No matter how you look at it electricity will travel this way. you could have 10 feet of wire between the bulb and the switch, but wire resistence is negligable. it has no effect to the high amounts of resistence the bulb would have before energizing.
This is assuming that the resistence stated in the diagram is a light bulb!
damn. 78 and I work on mechanical equipment for a living. that's sad.
I made it to question 10 and said fuck this!!!
1/R(resultant) = 1/R(switch leg)+1/R(light leg)
When the switch is closed the majority of current should flow through the switch leg (assuming small resistance in the wire and switch), but current will still flow through the light leg as well. The light won't be as bright as the others, but it will be lit.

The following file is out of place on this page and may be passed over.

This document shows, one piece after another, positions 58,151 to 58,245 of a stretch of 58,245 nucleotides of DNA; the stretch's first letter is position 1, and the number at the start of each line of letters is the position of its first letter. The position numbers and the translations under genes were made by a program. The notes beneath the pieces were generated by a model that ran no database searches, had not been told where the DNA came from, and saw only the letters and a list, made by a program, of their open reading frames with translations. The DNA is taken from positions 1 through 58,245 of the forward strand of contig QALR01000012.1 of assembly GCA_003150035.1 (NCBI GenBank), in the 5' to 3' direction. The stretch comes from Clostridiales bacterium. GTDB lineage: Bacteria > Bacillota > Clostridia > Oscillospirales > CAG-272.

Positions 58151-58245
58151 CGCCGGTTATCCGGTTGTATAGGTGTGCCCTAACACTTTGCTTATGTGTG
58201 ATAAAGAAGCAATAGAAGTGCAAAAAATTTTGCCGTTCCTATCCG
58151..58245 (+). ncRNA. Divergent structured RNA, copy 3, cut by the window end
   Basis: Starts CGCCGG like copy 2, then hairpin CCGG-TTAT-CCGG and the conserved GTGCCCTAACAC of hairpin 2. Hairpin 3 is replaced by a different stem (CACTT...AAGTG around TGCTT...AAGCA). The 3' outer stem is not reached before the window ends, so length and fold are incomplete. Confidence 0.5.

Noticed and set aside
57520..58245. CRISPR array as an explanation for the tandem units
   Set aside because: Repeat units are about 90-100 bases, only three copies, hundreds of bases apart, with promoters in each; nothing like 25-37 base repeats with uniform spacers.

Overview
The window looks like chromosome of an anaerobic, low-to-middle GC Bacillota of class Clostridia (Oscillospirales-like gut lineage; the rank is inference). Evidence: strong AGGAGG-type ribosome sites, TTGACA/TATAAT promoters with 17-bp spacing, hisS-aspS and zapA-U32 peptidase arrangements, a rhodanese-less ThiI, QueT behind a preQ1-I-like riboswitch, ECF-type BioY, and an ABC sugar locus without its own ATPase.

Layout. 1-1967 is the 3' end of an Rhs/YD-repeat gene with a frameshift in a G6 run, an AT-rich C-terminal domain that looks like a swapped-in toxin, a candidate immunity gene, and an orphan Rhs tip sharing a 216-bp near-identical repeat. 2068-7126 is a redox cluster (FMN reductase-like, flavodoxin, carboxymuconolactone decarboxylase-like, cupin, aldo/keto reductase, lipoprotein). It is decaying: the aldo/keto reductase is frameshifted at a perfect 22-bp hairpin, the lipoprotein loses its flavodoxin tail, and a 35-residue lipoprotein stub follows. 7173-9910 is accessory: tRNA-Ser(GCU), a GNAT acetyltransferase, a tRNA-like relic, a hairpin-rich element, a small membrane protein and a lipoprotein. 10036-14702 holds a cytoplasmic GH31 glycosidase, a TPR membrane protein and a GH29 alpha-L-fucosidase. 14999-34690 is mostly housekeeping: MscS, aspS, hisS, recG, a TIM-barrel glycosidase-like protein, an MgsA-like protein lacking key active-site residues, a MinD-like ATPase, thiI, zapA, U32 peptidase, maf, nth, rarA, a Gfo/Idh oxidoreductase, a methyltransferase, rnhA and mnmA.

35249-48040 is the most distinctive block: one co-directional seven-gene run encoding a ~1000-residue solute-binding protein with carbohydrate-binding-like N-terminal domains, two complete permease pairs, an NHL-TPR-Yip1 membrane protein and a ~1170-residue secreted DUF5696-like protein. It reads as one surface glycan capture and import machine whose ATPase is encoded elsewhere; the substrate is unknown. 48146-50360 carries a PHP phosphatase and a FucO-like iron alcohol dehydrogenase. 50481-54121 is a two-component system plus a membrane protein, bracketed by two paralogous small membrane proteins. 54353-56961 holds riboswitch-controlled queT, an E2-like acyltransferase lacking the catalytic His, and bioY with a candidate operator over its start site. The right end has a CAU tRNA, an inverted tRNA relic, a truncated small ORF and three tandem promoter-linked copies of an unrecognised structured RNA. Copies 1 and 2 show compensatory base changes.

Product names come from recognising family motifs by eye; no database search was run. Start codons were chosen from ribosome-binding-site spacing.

Doesn't the bulb lighting to any degree depend on amperage? If there isn't enough, it won't light?
The drawing doesn't specify, so how do you know there is enough to light the bulb? I think this test question is correct for all intents and purposes, unless they include these other values.
Crap, guess I know which side I fall on.
96. only because i confused the battery answers. series = multiply voltage.
I must be stupid, only 92%. Maybe I should read the questions a little slower.
I should of went with my gut. I new the right answer to maybe 60% of the questions I Fudged, I just thought about it too much.